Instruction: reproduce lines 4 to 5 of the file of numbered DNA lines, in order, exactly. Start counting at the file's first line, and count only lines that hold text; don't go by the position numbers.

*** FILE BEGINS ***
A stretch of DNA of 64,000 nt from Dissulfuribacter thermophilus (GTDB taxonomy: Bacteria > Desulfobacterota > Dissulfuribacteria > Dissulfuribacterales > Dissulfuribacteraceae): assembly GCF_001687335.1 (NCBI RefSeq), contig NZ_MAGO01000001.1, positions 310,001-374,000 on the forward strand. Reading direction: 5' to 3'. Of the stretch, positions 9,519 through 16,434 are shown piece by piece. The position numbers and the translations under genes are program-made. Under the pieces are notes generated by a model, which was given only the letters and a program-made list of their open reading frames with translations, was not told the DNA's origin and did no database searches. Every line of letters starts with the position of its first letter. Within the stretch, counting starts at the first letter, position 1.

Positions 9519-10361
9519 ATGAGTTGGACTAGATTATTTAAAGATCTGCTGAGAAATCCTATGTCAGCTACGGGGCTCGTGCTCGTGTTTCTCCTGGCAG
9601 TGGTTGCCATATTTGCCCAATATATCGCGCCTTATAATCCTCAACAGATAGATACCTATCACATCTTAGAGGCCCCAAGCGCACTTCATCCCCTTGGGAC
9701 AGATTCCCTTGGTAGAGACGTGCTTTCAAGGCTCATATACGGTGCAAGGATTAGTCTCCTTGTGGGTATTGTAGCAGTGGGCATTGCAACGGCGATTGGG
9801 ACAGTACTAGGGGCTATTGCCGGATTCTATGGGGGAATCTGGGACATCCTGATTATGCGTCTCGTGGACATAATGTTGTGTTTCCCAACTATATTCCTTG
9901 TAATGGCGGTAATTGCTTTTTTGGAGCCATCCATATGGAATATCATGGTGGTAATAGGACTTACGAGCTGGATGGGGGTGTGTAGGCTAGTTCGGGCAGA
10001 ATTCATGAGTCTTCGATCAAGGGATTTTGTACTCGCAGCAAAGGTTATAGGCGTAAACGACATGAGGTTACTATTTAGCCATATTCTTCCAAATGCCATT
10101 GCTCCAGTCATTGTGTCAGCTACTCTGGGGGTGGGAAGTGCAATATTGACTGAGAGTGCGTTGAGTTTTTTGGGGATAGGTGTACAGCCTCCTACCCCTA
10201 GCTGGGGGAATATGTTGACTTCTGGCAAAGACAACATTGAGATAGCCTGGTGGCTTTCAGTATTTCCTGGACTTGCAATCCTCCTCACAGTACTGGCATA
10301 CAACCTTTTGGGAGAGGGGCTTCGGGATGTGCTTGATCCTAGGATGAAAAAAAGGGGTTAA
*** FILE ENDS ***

9601 TGGTTGCCATATTTGCCCAATATATCGCGCCTTATAATCCTCAACAGATAGATACCTATCACATCTTAGAGGCCCCAAGCGCACTTCATCCCCTTGGGAC
9701 AGATTCCCTTGGTAGAGACGTGCTTTCAAGGCTCATATACGGTGCAAGGATTAGTCTCCTTGTGGGTATTGTAGCAGTGGGCATTGCAACGGCGATTGGG